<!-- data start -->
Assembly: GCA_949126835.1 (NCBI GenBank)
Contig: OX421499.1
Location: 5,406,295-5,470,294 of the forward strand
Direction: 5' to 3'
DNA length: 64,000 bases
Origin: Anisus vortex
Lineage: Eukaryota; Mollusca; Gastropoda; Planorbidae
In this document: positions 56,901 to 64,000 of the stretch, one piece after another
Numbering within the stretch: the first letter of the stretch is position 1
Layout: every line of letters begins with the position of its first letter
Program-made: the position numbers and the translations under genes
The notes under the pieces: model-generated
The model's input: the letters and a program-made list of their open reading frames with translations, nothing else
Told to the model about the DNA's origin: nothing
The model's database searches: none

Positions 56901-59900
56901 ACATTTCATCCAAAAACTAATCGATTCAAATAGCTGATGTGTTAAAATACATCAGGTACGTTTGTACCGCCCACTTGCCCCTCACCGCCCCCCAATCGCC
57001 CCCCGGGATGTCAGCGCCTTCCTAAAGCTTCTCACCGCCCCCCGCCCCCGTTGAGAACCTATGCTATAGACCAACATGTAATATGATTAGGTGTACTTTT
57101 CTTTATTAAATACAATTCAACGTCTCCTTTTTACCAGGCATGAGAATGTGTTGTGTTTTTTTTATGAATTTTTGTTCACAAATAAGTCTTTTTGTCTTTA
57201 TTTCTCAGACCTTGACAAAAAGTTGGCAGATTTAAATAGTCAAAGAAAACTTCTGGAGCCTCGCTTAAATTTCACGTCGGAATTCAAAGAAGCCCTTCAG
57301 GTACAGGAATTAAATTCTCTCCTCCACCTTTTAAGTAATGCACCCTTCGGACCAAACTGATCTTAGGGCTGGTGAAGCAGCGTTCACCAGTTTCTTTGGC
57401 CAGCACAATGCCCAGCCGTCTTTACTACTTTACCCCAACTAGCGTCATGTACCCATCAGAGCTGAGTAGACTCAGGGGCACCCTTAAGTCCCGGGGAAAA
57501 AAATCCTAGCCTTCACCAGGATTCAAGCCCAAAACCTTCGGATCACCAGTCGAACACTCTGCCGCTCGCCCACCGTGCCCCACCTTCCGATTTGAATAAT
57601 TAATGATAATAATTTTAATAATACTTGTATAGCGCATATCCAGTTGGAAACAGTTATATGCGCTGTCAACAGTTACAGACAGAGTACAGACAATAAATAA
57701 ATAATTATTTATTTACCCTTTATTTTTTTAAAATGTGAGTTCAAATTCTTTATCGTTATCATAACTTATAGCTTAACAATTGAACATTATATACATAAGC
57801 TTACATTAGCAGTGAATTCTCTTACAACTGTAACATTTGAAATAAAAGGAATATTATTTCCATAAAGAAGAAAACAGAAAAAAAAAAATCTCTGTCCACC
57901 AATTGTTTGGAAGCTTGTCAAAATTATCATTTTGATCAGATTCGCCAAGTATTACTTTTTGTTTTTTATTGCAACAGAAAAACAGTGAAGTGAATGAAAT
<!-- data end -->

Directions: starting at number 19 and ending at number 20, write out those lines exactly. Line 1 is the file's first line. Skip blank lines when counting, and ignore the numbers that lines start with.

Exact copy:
57101 CTTTATTAAATACAATTCAACGTCTCCTTTTTACCAGGCATGAGAATGTGTTGTGTTTTTTTTATGAATTTTTGTTCACAAATAAGTCTTTTTGTCTTTA
57201 TTTCTCAGACCTTGACAAAAAGTTGGCAGATTTAAATAGTCAAAGAAAACTTCTGGAGCCTCGCTTAAATTTCACGTCGGAATTCAAAGAAGCCCTTCAG